[Haskell-cafe] Relevance and applicability of category theory
Dan Weston
westondan at imageworks.com
Wed Jan 30 20:05:15 EST 2008
I assume you have read the references in
http://www.haskell.org/haskellwiki/Research_papers/Monads_and_arrows
The penultimate sentence in question 1 below (role of adjoint functors
in Haskell monads) was addressed by David Menendez in a recent post to
this list:
http://www.haskell.org/pipermail/haskell-cafe/2007-December/036361.html
There was discussion of Category theory monad <----> Haskell monad
subsequent to the thread
http://www.haskell.org/pipermail/haskell-cafe/2005-August/011021.html
A categorical approach to graph transformations with Haskell is
described in:
http://philippsen.com/Personen/schneide/gtbook/appendix-a.pdf?language=de
There are several Haskell modules (named e.g. Category) floating around
that attempt to better reflect categorical usage in Haskell, but I do
not have a reference handy.
Dan
aaltman at pdx.edu wrote:
> Category theory seems to have an inconsistent relationship to Haskell -
> both documentation and the language's implementations of categorical
> concepts. I come from a math background that makes the Haskell's tight
> coupling to its mathematical foundation very appealing. But, I may have
> found some inconsistencies. Whether you agree or not I hope we can get
> some discussion going that will clarify the wikibooks, etc.
>
> My issues:
> 1. Are Haskell monads useful in a truly categorical sense?
> 2. Is Haskell's functor class misnamed?
> 3. Haskell arrows and Haskell monads have a misleading relationship
>
> 1. Categorical monads are a class of functors, that is, morphisms on
> Cat. Haskell's monads are at least a bit closer to the categorical idea
> than Haskell's functors by virtue of having the same domain and
> codomain: Hask -> Hask. I think applicability of Haskell monads beyond
> sequencing computation, and the validity of their definition, would be
> much more clear if someone explained the meaning of adjoint functors to
> and from Hask. In other words, provide the mathematical
> characterization to make Haskell monads a precise representation of
> categorical monads on Hask.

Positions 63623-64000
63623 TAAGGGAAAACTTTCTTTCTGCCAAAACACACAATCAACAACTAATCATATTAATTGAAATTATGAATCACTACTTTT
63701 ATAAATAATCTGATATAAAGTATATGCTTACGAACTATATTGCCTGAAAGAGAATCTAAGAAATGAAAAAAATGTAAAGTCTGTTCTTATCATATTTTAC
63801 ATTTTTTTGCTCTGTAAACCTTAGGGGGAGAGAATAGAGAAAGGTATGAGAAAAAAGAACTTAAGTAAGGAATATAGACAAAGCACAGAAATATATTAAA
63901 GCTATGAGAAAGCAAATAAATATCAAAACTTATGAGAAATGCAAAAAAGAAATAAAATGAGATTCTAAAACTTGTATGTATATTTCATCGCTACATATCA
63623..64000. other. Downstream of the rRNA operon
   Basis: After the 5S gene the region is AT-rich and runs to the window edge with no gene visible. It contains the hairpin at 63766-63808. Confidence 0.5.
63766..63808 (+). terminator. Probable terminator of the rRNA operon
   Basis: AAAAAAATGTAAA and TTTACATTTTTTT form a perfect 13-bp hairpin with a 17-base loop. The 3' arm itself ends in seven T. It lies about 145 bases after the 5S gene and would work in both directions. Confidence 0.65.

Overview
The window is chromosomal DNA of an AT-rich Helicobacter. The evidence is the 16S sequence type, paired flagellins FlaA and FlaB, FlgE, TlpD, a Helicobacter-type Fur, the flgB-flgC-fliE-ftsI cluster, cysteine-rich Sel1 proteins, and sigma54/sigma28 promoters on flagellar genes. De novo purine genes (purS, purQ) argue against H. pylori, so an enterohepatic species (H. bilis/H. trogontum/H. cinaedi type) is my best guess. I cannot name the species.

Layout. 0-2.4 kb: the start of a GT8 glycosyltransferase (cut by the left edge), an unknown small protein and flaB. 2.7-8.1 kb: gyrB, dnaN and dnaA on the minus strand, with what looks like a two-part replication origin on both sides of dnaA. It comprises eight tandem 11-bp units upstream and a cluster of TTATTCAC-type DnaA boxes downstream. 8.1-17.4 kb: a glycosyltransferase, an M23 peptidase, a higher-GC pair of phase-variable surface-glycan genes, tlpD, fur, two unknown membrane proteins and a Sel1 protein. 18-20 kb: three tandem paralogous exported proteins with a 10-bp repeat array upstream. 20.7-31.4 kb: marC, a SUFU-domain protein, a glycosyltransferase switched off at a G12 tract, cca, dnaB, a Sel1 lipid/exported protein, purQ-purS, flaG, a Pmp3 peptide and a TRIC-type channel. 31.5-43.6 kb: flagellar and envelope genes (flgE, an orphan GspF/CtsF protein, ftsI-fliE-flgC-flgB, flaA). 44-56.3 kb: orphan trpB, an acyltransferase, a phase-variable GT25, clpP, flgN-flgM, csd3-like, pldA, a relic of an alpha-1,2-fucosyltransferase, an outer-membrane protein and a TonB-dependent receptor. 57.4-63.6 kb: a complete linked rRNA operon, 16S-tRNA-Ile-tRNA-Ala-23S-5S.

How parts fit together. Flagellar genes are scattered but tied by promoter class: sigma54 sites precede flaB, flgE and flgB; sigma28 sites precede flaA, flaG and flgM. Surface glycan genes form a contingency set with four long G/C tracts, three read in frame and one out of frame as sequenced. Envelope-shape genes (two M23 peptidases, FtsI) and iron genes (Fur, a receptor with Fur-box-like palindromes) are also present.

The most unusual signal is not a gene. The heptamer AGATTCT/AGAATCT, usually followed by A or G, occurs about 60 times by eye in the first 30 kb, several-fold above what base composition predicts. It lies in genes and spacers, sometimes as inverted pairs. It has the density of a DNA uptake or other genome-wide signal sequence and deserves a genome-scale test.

>
> 2. Functors are structure preserving maps in the category Cat. The
> Haskell Functor class represents structure preserving maps in the
> category Hask, which seem to me more like the categorical notion of
> arrows or the algebraic notion of homomorphisms. If we talk about
> functors relating to Haskell, it seems more likely we'd be referring to
> functors to or from the category Hask than functions (or arrows or
> whatever) between elements of Hask. Maybe categorical functors are
> useful as an abstract characterization of programs themselves: a program
> defines a functor from the problem domain into Hask, or from Hask into
> output in a problem domain. The name "Arrow" is already taken; what
> about renaming Functor to Automorphism?
>
> 3. I believe the documentation stating that Haskell arrows are a
> generalization of Haskell monads, but arrows are a categorical thing too
> and in that context bear a much more distant relationship to monads.
> Does a Haskell arrow have Hask as domain and codomain? Or is one
> particular element in Hask its domain and possibly another its
> codomain? Those are not at all the same thing.
>
> My guess is that the concept of Hask is too murky to be any use right
> now. The documentation may be more clear by avoiding it until we work
> out a formal definition... or is there one already?
>
> - Aaron Altman
>
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